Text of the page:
Real Food Encyclopedia | Morels
As the natural world slowly creeps back to life after the vernal equinox, so does morel season in the U.S. Just spotting them, popping up like spongy cones amongst the leaf litter, is the gourmet equivalent of striking gold. Difficult to cultivate and highly delicious, morels are so rare they command upwards of $30 a pound, depending on the market. But if you’re lucky enough to live in morel country, you can forage this mushroom delicacy for free.
Morels, or Morchella, have been around since the dinosaurs and don’t look that different from their prehistoric ancestors. Study of their DNA has revealed that they have evolved little in the last 100 million years. Other than that, not much is known about their history and relationship to human tastes, which seems fitting for something foraged in the wild. Someone very long ago must have been fairly intrepid to discover that morels made for a delicious springtime feast. They also discovered, probably through trial and error, that — like their spring brethren, the fiddlehead — they must be cooked as they can be poisonous when raw.
Morels can be found all over the northern hemisphere in locations where there are deciduous forests and temperate climate so long as the weather isn’t too dry or too swampy. People hunt them in Europe, America and Canada. The mushroom is abundant in the northern Midwest states and can be found as far north as Alaska under the right conditions.
There are at least 50 different varieties of Morchella around the world, with North America home to 19 of them. The most common species are the common morel or true morel (Morchella esculenta), the black morel (M. elata) and the white morel (M. deliciosa).
Fun Facts about Morels:
- Morels are referred to as “true” morels, as opposed to “false” morels. These fake versions look nothing like true morels, but apparently look enough to fool a less informed forager. False morels are also toxic. And a good way to distinguish the two is that true morels are hollow inside while false ones are not.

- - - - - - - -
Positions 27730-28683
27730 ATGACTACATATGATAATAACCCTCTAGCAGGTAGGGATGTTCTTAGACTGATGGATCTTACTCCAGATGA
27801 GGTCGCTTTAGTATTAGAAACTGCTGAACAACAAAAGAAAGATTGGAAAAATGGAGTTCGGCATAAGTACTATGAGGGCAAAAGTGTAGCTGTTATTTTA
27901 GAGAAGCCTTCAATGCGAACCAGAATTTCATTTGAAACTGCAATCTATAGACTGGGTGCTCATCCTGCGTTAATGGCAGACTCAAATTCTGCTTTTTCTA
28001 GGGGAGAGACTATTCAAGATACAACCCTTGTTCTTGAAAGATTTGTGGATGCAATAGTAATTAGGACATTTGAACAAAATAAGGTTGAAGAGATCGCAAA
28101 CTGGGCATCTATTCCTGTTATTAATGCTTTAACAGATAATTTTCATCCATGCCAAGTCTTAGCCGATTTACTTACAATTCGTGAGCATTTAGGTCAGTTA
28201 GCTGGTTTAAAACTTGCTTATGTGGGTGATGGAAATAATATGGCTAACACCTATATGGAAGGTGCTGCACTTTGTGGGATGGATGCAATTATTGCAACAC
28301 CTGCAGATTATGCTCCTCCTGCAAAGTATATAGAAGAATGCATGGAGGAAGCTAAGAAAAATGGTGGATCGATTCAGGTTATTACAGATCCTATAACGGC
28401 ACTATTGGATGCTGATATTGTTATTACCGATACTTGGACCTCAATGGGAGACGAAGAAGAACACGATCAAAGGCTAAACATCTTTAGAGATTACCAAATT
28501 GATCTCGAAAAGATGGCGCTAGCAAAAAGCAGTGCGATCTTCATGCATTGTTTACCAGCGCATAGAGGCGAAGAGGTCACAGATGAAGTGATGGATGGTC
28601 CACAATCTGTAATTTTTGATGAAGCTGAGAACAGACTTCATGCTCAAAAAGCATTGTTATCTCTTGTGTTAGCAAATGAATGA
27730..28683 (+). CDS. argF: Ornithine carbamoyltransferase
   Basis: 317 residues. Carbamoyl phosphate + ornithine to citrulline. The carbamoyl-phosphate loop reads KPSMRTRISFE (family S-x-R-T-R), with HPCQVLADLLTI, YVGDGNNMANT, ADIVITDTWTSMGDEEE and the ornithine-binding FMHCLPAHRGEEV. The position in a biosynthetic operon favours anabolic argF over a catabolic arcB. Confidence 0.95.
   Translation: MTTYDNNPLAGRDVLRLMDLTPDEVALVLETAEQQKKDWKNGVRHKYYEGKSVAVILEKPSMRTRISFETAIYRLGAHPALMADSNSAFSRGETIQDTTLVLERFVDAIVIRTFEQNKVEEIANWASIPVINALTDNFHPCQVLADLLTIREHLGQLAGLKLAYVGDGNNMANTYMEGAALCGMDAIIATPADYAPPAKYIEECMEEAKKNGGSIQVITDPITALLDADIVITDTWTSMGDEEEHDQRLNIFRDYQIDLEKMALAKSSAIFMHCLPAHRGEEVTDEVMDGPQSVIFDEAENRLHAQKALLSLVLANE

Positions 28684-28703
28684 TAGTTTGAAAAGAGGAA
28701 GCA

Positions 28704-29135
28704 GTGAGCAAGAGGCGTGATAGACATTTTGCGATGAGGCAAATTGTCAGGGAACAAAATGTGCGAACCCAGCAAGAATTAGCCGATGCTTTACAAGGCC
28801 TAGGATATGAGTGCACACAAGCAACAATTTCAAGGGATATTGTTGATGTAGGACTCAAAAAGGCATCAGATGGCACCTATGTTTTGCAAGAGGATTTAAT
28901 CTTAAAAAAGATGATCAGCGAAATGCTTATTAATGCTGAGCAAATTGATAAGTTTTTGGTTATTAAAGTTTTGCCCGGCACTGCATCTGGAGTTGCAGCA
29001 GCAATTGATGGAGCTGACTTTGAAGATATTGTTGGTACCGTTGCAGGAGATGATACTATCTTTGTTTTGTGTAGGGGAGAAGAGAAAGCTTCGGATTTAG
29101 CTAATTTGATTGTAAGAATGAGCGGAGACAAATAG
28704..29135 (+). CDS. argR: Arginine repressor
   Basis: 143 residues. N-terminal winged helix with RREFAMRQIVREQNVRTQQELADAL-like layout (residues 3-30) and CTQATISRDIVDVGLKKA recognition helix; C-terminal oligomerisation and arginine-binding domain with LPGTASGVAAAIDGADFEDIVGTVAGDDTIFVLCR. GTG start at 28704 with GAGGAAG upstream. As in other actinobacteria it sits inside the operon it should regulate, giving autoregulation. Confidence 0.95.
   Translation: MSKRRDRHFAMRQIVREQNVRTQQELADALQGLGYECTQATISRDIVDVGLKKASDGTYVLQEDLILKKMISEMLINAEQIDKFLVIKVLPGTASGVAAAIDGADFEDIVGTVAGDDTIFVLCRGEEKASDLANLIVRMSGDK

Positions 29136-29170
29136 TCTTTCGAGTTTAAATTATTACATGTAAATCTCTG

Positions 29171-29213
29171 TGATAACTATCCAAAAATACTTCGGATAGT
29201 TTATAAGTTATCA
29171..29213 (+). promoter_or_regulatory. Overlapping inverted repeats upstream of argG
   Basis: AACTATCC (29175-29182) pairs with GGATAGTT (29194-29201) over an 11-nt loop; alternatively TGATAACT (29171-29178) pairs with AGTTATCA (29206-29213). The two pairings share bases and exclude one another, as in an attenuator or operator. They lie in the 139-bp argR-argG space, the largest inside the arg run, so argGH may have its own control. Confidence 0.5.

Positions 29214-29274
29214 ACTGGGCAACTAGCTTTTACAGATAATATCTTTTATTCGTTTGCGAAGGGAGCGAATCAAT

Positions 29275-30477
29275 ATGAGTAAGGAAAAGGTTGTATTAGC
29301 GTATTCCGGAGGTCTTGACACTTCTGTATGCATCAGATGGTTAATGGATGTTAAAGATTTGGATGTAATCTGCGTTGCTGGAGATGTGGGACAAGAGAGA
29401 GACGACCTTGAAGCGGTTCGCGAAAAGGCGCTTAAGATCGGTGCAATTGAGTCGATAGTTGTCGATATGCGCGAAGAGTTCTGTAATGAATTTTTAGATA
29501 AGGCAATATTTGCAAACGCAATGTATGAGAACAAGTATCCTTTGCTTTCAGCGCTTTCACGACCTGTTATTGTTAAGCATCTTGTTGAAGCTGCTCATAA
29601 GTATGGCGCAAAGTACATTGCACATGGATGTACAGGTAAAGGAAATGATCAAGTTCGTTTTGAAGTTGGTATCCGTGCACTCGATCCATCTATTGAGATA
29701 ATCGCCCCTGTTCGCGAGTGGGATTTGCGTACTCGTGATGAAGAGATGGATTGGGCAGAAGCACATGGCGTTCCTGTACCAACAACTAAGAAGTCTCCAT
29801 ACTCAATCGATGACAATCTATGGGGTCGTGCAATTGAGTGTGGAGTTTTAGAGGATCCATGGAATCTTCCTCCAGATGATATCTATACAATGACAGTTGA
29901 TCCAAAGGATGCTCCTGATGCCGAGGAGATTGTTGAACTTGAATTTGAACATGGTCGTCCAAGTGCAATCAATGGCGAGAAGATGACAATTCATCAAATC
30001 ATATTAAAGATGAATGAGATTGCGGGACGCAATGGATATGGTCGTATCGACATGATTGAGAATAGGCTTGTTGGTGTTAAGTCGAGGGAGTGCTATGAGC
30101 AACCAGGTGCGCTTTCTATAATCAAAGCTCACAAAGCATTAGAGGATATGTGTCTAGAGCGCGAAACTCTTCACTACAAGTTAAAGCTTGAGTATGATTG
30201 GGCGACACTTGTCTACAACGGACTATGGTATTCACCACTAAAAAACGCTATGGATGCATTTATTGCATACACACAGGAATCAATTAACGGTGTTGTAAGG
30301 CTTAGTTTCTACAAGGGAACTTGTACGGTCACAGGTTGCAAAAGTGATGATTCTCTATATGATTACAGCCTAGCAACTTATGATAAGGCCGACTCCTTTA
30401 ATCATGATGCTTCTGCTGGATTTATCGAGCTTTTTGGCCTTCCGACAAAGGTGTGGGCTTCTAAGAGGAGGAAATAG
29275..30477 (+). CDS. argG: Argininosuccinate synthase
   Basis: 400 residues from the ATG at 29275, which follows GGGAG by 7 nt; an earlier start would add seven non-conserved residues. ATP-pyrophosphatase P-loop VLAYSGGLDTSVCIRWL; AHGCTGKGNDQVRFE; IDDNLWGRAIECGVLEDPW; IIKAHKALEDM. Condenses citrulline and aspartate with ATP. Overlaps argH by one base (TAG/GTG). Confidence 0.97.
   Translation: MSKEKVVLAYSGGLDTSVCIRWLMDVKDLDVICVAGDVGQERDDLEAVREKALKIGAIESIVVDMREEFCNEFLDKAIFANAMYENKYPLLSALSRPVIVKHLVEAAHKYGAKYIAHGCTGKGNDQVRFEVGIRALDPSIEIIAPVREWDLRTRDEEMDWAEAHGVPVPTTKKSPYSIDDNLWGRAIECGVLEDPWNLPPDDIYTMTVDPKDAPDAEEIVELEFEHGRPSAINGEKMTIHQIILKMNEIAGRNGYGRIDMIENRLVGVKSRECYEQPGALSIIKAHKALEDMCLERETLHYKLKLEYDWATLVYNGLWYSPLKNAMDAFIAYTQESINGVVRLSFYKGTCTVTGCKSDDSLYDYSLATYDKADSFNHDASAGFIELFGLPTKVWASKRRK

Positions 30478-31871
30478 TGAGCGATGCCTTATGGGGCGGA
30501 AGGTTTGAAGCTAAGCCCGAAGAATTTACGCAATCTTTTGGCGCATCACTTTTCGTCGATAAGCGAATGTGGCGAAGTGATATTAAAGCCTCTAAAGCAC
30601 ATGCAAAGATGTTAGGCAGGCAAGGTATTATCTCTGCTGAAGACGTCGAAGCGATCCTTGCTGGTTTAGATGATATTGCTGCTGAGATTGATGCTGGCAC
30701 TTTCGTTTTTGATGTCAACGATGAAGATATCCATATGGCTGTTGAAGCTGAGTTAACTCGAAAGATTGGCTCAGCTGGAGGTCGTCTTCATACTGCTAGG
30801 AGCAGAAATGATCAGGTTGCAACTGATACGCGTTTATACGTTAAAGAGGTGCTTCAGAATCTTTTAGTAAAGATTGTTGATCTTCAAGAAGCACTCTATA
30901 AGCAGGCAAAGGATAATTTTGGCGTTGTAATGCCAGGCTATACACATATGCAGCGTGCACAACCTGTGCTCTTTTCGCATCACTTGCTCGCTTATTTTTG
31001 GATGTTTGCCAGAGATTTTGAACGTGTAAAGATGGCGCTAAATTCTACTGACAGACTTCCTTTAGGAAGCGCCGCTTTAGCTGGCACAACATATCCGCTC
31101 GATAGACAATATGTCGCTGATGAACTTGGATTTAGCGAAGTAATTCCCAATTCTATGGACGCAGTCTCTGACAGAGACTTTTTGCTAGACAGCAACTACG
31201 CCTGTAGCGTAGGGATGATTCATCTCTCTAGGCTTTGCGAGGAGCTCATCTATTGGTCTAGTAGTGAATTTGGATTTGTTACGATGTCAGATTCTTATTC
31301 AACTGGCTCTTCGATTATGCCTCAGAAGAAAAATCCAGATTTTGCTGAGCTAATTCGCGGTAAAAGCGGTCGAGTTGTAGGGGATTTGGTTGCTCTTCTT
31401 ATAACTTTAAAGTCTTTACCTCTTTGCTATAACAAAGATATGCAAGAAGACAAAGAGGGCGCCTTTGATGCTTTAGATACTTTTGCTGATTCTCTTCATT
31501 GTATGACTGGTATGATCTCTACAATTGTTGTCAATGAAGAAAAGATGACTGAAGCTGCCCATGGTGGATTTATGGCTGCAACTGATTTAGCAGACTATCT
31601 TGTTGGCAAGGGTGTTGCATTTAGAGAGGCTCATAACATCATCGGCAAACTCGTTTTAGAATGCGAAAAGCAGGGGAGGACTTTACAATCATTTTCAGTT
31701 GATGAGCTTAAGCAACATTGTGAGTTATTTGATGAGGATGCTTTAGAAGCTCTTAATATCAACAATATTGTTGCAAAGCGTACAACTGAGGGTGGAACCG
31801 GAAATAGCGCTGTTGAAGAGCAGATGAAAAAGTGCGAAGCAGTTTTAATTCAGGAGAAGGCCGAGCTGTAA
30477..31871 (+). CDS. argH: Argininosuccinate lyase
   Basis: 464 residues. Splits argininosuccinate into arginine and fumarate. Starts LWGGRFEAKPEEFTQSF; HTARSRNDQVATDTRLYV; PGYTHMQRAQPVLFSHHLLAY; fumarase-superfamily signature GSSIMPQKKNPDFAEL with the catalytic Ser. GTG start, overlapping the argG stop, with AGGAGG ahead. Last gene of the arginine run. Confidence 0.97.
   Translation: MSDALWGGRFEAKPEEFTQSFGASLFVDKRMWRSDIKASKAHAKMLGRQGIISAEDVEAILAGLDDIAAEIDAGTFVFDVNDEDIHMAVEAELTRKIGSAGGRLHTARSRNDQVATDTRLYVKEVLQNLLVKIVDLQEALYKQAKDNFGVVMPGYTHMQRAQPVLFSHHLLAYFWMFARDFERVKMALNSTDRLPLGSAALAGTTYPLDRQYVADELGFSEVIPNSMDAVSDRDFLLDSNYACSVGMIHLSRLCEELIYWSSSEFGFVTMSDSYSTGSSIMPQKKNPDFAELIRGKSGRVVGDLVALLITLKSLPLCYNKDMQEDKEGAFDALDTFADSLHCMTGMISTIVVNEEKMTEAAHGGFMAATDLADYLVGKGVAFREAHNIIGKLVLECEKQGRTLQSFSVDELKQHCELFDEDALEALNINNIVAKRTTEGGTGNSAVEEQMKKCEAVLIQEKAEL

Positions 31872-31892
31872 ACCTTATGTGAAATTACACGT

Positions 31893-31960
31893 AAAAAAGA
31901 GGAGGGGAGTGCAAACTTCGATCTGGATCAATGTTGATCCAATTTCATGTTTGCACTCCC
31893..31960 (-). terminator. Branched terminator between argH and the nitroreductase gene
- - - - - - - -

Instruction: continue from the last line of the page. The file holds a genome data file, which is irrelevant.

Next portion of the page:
- It’s said the darker the morel, the more intense flavor.
- Humans are one of the few species who eat morels. One of the others are slugs.
- Morels are related to truffles. They are both from the phylum Ascomycota, which differs from the common button mushroom so readily available in supermarkets.
What to Look for When Buying Morels
Morels are actually the fruiting, reproductive part of the mycelium, which is the thread-like fungus that sprouts underground. When you find morels, they are likely in clumps and can be found near ash, elm, poplar and apple trees. They can be distinguished from other wild mushrooms, namely the false morel, by their conical shaped mushroom cap and spongy, honeycomb-like texture. They can grow upwards of six inches high.
Whether in the wild or your local gourmet food store, morel caps typically come in three different colors — white, yellow, gray and black — atop white barrel-shaped stems. It is claimed that the darker the color, the more intense the flavor. Black and gray morels appear first in the season followed by yellows, which are typically larger. Avoid morels that are discolored, splotchy or slimy. If the mushroom cap looks red, it’s likely a false morel. And above all, educate yourself on the difference between true and false morels, the latter of which is poisonous. (And only go foraging with a mushroom expert, as mistakes can be deadly.)
Sustainability of Morels